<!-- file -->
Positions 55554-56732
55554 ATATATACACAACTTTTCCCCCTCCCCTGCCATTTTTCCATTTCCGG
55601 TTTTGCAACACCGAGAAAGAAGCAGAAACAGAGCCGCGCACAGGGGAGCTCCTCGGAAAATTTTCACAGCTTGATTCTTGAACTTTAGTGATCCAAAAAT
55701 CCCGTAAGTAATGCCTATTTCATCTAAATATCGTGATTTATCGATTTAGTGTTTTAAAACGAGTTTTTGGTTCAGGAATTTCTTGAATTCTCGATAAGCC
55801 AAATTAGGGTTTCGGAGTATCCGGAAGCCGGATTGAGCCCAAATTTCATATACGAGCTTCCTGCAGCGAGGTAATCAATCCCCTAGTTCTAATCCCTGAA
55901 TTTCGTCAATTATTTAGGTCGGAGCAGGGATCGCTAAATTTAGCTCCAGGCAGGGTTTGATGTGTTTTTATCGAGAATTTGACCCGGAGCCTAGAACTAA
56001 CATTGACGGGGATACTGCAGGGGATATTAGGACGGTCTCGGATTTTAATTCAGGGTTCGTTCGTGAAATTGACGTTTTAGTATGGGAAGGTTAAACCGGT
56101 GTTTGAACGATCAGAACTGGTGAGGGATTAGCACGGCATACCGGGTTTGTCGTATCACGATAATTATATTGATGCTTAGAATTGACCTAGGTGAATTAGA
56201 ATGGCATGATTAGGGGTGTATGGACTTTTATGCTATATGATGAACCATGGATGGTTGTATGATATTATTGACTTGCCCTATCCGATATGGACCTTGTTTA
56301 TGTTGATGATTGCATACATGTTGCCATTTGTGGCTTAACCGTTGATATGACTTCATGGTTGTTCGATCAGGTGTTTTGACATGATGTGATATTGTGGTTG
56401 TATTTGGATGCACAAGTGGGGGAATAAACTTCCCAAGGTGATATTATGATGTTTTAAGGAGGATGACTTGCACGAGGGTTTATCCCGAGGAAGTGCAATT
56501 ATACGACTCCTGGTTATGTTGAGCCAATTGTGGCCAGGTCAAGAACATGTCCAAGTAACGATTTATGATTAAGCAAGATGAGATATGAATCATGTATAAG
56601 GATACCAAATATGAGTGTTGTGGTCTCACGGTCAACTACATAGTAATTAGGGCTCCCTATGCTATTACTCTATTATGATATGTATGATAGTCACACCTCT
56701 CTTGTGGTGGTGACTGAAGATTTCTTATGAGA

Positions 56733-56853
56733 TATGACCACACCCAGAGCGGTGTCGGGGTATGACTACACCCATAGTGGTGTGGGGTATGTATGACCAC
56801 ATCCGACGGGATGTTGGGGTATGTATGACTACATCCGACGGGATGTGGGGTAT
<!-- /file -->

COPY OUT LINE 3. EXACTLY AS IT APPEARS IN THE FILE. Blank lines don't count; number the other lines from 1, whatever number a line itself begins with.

55601 TTTTGCAACACCGAGAAAGAAGCAGAAACAGAGCCGCGCACAGGGGAGCTCCTCGGAAAATTTTCACAGCTTGATTCTTGAACTTTAGTGATCCAAAAAT